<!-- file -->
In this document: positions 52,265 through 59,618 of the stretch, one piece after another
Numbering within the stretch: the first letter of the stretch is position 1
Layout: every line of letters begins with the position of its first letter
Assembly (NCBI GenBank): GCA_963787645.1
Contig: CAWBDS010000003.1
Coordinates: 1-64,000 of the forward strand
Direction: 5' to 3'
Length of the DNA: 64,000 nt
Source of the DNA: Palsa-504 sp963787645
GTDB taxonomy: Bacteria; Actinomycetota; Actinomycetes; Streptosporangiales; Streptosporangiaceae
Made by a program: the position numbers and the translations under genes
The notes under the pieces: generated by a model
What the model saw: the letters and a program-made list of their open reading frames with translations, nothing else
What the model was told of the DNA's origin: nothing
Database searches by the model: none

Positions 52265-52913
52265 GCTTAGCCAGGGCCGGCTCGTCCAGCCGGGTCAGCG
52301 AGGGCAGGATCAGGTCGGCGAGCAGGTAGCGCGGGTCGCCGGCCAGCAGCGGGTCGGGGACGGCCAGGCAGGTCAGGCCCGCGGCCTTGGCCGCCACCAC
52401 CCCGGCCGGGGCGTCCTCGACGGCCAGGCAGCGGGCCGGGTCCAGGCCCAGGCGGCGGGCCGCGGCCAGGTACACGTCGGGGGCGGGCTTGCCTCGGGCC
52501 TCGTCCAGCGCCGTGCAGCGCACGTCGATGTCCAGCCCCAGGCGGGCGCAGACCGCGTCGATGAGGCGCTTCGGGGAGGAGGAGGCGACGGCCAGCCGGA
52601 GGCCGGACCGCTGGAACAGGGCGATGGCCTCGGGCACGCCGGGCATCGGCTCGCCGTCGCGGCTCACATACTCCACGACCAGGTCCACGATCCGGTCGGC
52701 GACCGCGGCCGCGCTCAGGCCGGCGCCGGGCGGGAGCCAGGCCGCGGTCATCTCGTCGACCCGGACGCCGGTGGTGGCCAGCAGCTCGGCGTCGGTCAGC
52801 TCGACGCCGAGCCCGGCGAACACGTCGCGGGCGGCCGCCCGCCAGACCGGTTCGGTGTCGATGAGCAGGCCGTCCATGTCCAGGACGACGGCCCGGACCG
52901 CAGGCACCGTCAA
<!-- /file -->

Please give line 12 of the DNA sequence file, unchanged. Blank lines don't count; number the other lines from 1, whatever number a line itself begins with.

The notes under the pieces: generated by a model